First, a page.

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HP advances initiatives and solutions supporting sustainability in print communications

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HP announced comprehensive progress in its initiative to advance the ways the global graphic arts industry can lessen its environmental impact through the adoption of digital print technologies. HP, which recently became the first-ever platinum sponsor of the graphic arts industry’s Sustainable Green Printing Partnership, offers new information and solutions that can help its print service provider (PSP) customers and the graphic arts industry drive productivity, reduce expenses and reduce waste, including: A newly available, technical HP white paper outlining the significant carbon-emissions reduction opportunities possible by combining digital print adoption with progressive media sourcing strategies

New, higher-volume production printing solutions – the HP T300 Color Inkjet Web Press and HP Indigo W7200 Digital Press – that are designed to cost-effectively transition a greater portion of commercial printing work done on less efficient analogue devices. For signage and graphics printing, water-based HP Latex Inks, which provide key benefits of low-solvent ink technology without the typical environmental, health and safety considerations.

An HP Carbon Footprint Calculator for printing utility that has been updated to support HP Designjet large-format printers used in technical, design professional photography and fine-art output applications. A range of recycled and recyclable media for HP digital presses, large-format design printers, and signage and graphics printing solutions, in addition to more than 800 media for HP Indigo presses that have a third-party sustainability-related certification.

In addition, there are emerging, third-party research developments that substantiate and broaden the industry’s technical understanding and implementation of de-inking of digital printing, a key step in the paper recycling process.

“Digital on-demand printing reduces make-ready waste, and its ability to print exactly what is needed when it is required can reduce the volumes of printed materials that are destroyed before they are ever used,” said Michael Hoffmann, senior vice president, Graphics Solutions Business, HP. “HP offers solutions designed with the environment in mind so everyone may continue to enjoy the advantages of paper-based communications, albeit with a much smaller footprint.”

The analogue-to-digital printing transition presents an opportunity for significant reductions in waste and inventory that can help the printing industry minimise its environmental impact. HP estimates that 90 percent of the world’s current analogue printing carbon footprint can be addressed by digital printing solutions.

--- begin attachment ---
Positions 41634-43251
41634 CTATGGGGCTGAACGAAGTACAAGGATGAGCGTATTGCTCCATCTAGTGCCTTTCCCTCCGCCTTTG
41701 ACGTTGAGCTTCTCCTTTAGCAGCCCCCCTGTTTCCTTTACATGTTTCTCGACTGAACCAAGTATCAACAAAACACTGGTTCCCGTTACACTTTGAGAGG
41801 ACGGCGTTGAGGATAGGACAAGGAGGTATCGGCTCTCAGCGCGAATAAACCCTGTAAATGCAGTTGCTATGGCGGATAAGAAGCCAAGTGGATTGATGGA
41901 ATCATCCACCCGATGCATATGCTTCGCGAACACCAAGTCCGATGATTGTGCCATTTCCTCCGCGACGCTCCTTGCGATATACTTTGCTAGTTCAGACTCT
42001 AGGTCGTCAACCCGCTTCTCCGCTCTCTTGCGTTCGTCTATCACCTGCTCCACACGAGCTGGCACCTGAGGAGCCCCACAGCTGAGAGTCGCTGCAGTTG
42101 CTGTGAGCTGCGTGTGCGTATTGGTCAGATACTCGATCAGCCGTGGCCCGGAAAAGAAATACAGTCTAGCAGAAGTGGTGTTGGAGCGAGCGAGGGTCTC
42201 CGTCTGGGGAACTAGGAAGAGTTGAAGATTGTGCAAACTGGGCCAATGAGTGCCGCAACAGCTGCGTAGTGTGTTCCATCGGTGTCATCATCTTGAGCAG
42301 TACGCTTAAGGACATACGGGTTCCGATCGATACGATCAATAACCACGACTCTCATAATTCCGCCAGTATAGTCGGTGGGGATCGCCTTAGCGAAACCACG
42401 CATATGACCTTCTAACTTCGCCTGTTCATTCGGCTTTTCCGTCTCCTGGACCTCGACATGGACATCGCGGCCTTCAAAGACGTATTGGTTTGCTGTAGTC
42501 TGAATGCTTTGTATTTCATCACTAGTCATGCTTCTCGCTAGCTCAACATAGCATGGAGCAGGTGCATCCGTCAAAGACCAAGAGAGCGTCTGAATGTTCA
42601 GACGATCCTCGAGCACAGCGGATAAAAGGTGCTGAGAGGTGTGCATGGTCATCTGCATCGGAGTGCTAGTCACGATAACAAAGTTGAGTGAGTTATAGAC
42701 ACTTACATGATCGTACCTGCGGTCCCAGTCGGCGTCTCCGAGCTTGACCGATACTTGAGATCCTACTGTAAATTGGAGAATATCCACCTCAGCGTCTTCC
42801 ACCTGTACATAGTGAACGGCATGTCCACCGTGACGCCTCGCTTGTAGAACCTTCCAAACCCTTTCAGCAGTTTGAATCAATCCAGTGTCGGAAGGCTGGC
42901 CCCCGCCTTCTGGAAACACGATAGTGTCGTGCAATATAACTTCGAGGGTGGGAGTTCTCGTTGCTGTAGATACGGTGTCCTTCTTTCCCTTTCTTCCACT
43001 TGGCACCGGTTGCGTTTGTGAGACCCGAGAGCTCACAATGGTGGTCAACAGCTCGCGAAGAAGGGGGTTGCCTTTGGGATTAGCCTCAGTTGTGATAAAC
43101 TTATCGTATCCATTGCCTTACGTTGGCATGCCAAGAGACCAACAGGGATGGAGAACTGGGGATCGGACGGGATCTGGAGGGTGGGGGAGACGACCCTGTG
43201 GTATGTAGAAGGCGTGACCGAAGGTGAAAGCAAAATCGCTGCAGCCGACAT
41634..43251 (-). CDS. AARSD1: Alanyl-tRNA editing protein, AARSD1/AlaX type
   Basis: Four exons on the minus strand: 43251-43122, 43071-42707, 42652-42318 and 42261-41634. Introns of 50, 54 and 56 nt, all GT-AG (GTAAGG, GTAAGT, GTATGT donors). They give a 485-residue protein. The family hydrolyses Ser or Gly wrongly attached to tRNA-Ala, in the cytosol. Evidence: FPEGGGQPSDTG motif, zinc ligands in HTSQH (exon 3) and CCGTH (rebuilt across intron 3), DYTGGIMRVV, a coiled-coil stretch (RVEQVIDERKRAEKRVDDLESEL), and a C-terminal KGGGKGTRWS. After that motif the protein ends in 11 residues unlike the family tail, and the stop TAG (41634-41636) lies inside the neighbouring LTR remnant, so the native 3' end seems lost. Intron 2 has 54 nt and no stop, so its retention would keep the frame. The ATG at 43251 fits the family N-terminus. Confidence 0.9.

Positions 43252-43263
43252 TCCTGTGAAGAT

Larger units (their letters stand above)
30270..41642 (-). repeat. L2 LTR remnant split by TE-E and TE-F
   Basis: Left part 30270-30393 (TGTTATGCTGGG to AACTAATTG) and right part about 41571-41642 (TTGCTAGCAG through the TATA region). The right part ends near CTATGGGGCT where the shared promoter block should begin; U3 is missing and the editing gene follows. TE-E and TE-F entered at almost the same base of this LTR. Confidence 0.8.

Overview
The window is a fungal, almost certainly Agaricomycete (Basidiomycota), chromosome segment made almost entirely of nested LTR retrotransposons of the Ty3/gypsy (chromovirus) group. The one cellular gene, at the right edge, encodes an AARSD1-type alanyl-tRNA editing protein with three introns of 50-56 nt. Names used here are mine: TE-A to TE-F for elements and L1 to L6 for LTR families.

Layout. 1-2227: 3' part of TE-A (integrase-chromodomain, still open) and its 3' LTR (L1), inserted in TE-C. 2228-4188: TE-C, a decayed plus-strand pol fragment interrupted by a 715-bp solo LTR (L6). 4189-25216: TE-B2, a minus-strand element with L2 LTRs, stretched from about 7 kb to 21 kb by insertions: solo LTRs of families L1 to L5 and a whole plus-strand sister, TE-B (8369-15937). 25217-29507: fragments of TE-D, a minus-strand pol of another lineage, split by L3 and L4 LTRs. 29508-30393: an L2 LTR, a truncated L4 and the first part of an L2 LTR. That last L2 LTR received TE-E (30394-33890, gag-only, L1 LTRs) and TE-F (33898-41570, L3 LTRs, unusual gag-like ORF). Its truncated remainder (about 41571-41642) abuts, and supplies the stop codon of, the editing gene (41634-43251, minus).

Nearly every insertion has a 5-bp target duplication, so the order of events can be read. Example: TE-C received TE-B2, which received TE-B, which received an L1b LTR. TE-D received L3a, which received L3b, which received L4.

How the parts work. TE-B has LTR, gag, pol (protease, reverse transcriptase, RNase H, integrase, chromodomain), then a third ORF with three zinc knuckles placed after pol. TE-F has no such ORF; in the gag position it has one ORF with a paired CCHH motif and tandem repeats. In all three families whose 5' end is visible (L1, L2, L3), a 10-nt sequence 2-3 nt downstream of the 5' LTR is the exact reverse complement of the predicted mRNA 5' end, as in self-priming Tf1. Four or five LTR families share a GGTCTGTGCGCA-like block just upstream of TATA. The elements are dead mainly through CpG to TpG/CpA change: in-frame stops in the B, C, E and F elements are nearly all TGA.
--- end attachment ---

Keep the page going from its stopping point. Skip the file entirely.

“Reducing the Greenhouse Gas Emissions of Commercial Print with Digital Technologies,” a technical white paper on digital printing’s carbon-emission reduction potential, is now available in the “energy tips” section of the HP Eco Solutions website Tips & Tools page. Written by Scott Canonico of HP, and Royston Sellman and Chris Preist of HP Labs, the white paper quantifies greenhouse gas emissions caused by inefficiencies in current commercial and office print applications and describes improved business models built on digital print and distribution technologies to conserve paper and enable emissions reductions.

According to HP analysts, the widespread adoption of digital printing by 2020, when combined with optimal paper supply sourcing strategies outlined in The Climate Group’s landmark SMART 2020 report, could result in a reduction of 30 percent or more in the world’s carbon-dioxide emissions, which is comparable to the estimated benefit achieved through a global transition to efficient vehicles.

Using advanced, next-generation imaging platforms, new digital presses from HP have raised the run-length breakeven point where digital production is more productive than analogue. Available this year, the new, 30-inch (762mm) wide HP T300 Inkjet Web Press pairs proven Scalable Printing Technology thermal inkjet imaging with a writing system designed for reliable pixel printing, giving PSPs the ability to drive profitable growth by offering addressable 1,200 x 600 dots-per-inch imaging in a speed and size combination that can produce 2,600 A4/letter-size pages per minute (ppm). The press, which completed its first customer-site commercial installation in December 2008, is designed for publishing applications, as well as transactional/transpromotional and direct-mail printing.

Two of the world’s leading book manufacturers, CPI in France and Courier Corp. in the United States, are scheduled to install the press by the end of 2009 to produce medium-run-length titles. Without the HP T300 Inkjet Web Press platform and partner finishing solutions, titles in this run-length range would typically be printed in excess quantities with a high percentage of waste to meet offset printing’s economies of scale. In fact, in the analogue print-dominated book manufacturing industry, waste is often very significant: at present, up to 30 percent of book stock in the industry remains unsold and is eventually repulped.

Thanks to their water-based design, HP pigment inks for the HP Inkjet Web Press platform are non-flammable and non-combustible. HP’s experience in high-performance water-based ink design has enabled the company to avoid Hazardous Air Pollutants (HAPs) in the ink. The new HP Indigo W7200 Digital Press – a roll-fed liquid electrophotographic printing (LEP) dual-engine solution available this month – combines proven HP Indigo offset quality with the productivity required to excel in a variety of applications, including on-demand and short-run book printing, photo specialty printing, high-volume personalised colour direct-mail campaigns, and high-value transpromotional statement printing.

The HP Indigo W7200 Digital Press’s 12.5- x 38.6-inch (317mm x 980mm) image area and its ability to print on virtually any standard, off-the-shelf paper also enable the printing of products such as folders, folding mailers, folding albums and book jackets previously manufactured using analogue processes.
HP Indigo presses have been progressively engineered for reduction in waste and energy consumption. The HP Indigo 5500, 7000 and W7200 presses include an on-press oil recycling system that reduces the overall use of imaging oil by approximately 50 percent. And, because of significant productivity enhancements, the HP Indigo 7000 and W7200 digital presses require approximately 25 and 40 percent less electricity per printed page, respectively.